At first glance, Frederic Leighton (1830-1896), President of the Royal Academy from 1878, and Matthew Ridley Corbet (1850-1902), initially a portrait painter who began exhibiting at the Academy in 1875, did not have much in common. Yet, the two artists were eventually brought together by a shared passion for landscape sketching and the charismatic figure of Giovanni Costa (1827-1903), a rebellious Italian painter who gave rise to the so-called Etruscan School comprising international painters gathered around him in Rome and later at Bocca d’Arno.
Leighton first met Costa in 1853 at Cervara di Roma and from that point on the two remained close friends who embarked on annual sketching expeditions in Italy as well as in England. While Costa, as much as the versatile Italian environs, provided a determining stimulus for the young artist to pursue open-air painting as, in his own words, ‘a sort of discipline’, Leighton had been exposed to this activity already during his student days in the 1840s at the Städelsches Kunstinstitut in Frankfurt under the initial tutorship of Jackob Becker. Over the course of the next five decades, Leighton painted a multitude of locations, environments and atmospheric effects, owing to his extensive and varied annual travels. While his preference remained for the sunlit southern landscapes, which he painted in Italy, Greece, Turkey, Spain, Egypt and Israel, in his later years he became increasingly drawn to the dramatic weather effects and geological formations in Ireland, Scotland and Cornwall.
Many of Leighton’s open-air works feature conspicuously in his studio pictures, in which he sometimes conflated studies from different locations in order to create the impression of more universal, generalised landscapes, perfectly fit for the mythological and symbolical subjects of his figurative works. Although Leighton proudly displayed his open-air works on the walls of his studio, they nonetheless belonged to the category of études, studies of details of nature and not full-fledged exhibitable pictures. The only major display of his oil studies took place at the Royal Society for British Artists in 1895, upon which occasion he admitted that “his passion had always been for landscape”.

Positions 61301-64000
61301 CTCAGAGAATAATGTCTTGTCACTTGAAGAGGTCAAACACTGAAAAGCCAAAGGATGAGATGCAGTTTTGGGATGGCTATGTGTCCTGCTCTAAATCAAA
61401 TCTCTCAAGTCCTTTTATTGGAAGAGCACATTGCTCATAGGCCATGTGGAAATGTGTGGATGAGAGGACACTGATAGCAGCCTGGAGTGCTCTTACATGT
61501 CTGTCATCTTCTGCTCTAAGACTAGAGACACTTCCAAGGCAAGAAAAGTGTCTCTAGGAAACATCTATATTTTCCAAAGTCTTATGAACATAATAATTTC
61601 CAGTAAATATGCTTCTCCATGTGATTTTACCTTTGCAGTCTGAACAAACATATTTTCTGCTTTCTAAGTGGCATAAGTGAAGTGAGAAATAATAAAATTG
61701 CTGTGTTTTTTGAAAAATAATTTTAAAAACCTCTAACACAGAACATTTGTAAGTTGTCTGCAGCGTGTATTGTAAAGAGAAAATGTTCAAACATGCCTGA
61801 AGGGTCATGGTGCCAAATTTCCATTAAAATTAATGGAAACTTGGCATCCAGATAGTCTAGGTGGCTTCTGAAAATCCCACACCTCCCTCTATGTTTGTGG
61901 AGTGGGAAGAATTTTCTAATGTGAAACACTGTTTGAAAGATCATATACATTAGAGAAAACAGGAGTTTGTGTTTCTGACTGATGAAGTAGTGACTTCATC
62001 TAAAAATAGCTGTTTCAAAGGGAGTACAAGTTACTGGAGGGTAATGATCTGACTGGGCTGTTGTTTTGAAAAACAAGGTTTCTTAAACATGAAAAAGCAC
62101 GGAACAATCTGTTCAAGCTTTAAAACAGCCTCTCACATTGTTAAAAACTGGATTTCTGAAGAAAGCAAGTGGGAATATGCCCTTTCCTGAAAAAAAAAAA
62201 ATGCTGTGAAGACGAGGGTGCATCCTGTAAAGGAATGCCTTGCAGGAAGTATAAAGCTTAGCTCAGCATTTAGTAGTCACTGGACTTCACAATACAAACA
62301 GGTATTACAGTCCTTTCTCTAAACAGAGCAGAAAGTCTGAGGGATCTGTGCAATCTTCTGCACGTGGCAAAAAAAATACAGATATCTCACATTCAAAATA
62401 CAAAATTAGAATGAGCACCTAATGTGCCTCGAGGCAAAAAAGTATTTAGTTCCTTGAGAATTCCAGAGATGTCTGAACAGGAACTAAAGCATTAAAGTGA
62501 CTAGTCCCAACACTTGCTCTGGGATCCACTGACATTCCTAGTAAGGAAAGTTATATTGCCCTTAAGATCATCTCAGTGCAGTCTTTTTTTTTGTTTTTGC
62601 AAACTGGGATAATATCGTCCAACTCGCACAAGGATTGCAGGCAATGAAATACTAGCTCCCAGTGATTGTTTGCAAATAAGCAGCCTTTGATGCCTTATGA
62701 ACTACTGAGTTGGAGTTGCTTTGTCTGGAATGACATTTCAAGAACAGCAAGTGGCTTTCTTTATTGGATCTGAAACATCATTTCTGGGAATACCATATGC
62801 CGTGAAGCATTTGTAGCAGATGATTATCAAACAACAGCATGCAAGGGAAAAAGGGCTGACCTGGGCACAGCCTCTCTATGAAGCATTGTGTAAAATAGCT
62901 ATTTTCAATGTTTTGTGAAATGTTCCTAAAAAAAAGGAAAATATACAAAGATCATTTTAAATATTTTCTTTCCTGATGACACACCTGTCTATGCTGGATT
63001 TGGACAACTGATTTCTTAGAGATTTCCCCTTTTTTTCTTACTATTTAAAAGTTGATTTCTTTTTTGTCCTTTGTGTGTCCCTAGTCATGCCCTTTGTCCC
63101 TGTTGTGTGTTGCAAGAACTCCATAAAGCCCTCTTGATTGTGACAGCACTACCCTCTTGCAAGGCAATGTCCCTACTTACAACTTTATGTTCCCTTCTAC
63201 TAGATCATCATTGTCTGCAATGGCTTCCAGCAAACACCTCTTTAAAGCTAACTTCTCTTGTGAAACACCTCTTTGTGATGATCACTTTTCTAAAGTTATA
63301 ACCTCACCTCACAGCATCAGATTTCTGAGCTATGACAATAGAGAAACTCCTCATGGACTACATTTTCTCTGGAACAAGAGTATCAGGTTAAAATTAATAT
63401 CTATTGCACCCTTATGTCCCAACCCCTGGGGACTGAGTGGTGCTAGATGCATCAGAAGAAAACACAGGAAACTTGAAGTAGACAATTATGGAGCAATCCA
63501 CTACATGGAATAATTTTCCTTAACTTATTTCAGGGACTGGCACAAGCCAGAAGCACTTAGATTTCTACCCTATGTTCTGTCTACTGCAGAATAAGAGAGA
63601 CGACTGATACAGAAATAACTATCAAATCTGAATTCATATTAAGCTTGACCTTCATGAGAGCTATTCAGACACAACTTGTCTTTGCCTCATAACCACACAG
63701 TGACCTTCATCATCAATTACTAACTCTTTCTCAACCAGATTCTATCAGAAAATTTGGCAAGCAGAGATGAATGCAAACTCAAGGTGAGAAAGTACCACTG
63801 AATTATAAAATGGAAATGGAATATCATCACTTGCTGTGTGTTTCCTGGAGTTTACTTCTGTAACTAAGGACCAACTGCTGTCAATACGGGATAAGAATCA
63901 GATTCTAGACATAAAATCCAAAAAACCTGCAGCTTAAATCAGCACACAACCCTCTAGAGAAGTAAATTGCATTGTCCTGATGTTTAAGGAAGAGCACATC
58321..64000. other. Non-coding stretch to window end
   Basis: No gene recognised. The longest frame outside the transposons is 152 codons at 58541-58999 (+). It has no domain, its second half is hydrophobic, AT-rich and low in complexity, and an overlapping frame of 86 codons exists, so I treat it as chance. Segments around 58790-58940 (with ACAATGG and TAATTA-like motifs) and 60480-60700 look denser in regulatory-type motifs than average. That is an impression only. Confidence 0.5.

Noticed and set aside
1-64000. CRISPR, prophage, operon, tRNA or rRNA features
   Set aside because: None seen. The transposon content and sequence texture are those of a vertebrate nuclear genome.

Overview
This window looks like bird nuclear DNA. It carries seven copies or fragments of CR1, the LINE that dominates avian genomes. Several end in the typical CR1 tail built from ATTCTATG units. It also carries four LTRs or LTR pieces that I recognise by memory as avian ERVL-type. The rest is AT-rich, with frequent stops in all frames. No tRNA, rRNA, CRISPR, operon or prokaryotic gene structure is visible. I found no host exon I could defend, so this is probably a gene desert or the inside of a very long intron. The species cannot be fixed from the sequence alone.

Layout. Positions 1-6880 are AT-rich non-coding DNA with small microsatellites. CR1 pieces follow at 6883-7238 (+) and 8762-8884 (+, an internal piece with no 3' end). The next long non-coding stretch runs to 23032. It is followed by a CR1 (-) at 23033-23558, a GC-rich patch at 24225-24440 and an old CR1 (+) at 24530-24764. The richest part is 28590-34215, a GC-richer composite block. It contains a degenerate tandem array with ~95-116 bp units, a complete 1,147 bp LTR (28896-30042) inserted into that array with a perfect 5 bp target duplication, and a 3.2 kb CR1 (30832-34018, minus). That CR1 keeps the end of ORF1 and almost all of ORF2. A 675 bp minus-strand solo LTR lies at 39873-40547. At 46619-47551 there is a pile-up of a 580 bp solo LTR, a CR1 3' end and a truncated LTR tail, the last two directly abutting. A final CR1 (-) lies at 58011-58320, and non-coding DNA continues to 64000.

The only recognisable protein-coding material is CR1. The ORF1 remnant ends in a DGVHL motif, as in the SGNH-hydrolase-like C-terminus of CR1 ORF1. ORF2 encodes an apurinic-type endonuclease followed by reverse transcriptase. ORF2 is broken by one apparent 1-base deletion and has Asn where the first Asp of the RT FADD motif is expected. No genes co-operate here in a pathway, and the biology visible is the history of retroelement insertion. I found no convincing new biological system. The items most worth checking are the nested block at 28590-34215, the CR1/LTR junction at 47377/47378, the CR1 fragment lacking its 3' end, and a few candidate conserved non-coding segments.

Unlike Leighton, Matthew Ridley Corbet’s reputation as a landscapist is well-established, although he initially specialised in portraiture. He trained at the Slade and at the Royal Academy schools under Leighton, who was most likely responsible for introducing the young artist to Costa in the autumn of 1878, while at Perugia. Corbet then joined the circle of international painters forming around the charismatic Italian painter who established them as the Etruscan School around 1885. The group’s paintings of predominantly the Roman Campagna are characterised by a lyrical atmosphere, elongated horizontal format with a panoramic arrangement of planes, and often also a high horizon.
As many painters before him, in the winter of 1878-1879, Corbet sailed up the Nile, studying the mountainous horizons, barren deserts, and ancient temples on the way. His recent contact with Leighton could explain the remarkable closeness of his Egyptian works to those Leighton had painted in the autumn of 1868. Corbet’s dated annotations on the versos of his paintings ascertain the immediacy of the captured effect as much as the skill of this portrait painter, only recently turned landscapist.
During the three-year period when he moved to Italy in 1880, Corbet officially supplanted portraiture for landscape painting under Costa’s direct guidance. In 1891, he married Edith Murch, a fellow member of the group who had been painting with Costa in Rome from the mid-1870s, and whose landscape style reflects the close-knit practice of the Etruscan painters.
We are grateful to Pola Durajska for her assistance in the cataloguing and notes for Lots 153-158 and for her introductory essay. Pola is a freelance art historian. She has completed her doctoral research on the landscape art of Frederic Leighton at the University of York, and is currently preparing an exhibition of the artist’s open-air oil studies for the Leighton House Museum in London.
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